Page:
After Wood, the focus of salmon fishing development moved to America. Three men were to pioneer a new breakthrough: Hewitt, La Branche and Monell. Their inspiration came from none other than Theodore Gordon, who tied dry flies for salmon some time before 1903. Although La Branche proved that salmon would take just about any dry fly, he developed a special series of palmer hackled flies for the purpose, which rode high on their hackle points. LaBranche was later to compare the patterns to bottle brushes, and the trio settled on four patterns: the Colonel Monell, Soldier Palmer, Pink Lady Palmer, and the Mole. Despite Gordon, Monell, Hewitt and LaBranche’s pioneering work, the dry fly was not popularised until the 1930s, when Lee Wulff revisited the whole problem of floating flies for salmon, and indulged in some major design work. The result was the Gray Wulff, a pattern which was so successful that it encouraged the inventor to develop the White Wulff and the Royal Wulff. The three patterns still form the mainstay of many fishermen’s dry fly boxes. The dry fly method works well for salmon, anywhere where fish are present in large quantities, where a sighted fish can be accurately fished to, or in water temperatures over 60° Fahrenheit, which may explain why it is not so successful in Northern Europe.
By the end of the nineteenth century, natural or “undrawn” gut had had its day, and it was becoming increasingly difficult to find it. Undrawn gut was almost impossible to find by the beginning of the Second World War, at which time most gut was being sourced from Spain, and the familiar “x” system of grading drawn gut was well established. In 1909 or 1910, a material called “Japanese Gut” or “Gut Substitute” made an appearance. There were various brand names for the material, including “Telerana Nova,” “Padrona,” “Jatgut,” and “Subgut.” The basis of this material was silk from silkworm cocoons; this was made into a thread of the required thickness and then boiled in a mixture of animal glue and an extract of seaweed. The end-product was chemically dried, and polished, but the results were unpredictable, to say the least, and there was considerable scope for poor quality copies. Nevertheless, given the problems with the supply of natural gut, Japanese gut became a popular leader material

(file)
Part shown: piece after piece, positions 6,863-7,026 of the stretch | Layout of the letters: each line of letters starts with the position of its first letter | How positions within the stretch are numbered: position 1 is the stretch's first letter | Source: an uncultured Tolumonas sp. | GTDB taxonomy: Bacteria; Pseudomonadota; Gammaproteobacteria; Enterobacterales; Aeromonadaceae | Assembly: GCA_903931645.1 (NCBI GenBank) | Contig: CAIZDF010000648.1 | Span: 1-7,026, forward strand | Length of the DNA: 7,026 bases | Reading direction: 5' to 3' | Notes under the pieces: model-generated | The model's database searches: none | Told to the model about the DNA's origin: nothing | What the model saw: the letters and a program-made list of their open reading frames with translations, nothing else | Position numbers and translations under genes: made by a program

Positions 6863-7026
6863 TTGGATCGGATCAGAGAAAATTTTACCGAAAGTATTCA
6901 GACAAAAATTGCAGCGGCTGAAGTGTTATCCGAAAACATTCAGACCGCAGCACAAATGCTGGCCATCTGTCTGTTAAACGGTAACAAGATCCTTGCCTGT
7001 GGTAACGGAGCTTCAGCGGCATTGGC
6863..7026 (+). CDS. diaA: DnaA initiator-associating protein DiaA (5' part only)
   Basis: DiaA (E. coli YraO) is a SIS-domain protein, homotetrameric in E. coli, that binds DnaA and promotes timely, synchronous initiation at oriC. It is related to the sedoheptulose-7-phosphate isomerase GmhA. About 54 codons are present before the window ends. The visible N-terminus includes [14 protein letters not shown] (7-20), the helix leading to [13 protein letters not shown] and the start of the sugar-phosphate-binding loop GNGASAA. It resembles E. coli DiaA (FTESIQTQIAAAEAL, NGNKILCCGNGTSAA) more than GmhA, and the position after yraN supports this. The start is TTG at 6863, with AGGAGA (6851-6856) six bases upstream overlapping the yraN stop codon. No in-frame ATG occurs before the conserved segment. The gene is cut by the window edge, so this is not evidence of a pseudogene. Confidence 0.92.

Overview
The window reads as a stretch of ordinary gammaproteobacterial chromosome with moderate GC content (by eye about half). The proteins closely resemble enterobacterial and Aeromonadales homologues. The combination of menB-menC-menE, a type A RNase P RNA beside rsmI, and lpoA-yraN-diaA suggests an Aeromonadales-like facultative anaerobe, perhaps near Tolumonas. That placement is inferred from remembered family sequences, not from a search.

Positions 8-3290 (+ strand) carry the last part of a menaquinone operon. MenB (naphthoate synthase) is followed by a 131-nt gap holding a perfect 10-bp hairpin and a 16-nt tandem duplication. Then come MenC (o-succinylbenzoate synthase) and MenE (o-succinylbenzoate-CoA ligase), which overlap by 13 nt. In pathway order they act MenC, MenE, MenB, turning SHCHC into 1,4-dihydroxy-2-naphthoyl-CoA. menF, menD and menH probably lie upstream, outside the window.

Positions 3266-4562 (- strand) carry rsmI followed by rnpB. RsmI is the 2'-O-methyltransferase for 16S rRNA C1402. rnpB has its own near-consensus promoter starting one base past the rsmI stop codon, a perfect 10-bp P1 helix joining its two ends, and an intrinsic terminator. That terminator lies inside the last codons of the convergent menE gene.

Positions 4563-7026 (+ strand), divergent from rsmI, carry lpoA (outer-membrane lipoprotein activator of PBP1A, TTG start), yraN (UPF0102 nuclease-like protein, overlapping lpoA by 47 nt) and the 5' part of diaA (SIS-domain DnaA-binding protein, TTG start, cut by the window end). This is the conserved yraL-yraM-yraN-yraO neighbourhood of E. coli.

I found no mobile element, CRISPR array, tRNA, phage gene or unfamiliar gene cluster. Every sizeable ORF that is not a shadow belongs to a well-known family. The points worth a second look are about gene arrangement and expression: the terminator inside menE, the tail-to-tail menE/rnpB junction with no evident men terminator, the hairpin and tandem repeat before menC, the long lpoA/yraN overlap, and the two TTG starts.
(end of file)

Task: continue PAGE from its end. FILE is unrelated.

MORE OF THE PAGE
The exact origins of the hair-wing salmon fly are obscure, but it seems to have originated in the late nineteenth century in North America. Bucktail flies were first used for bass fishing as early as the 1890s. As far as is known, the originator of hairwing flies was an Idaho rancher called A.S. Trude, who first fished his patterns some time between 1886 and 1890. Colonel Lewis S. Thompson saw the flies and had them adapted for trout fishing, trying them much later for salmon on the Restigouche (in 1928, or even a few years earlier.) The motive behind this radical departure from tradition is not recorded, but it isn’t hard to guess. Many of the materials used for tying “standard” fly patterns were becoming hard to find in Europe, never mind America, and the temptation to experiment with local materials which were abundant and cheap must have been hard to resist. The major development of the hairwing was undertaken in the 1920s and 1930s on the East coast of North America. The fully-dressed wet fly was in widespread use in America at the time, and a group of fly tiers began experimenting with simpler conventional patterns. They worked so well that it wasn’t long before they abandoned the use of feathers in the wing and started to tie with local materials such as bear, squirrel, wood chuck and deer. The success of these patterns elbowed out the traditional British salmon flies, and led to a new and innovative school of North American fly tiers. We still fish with the products of their imagination.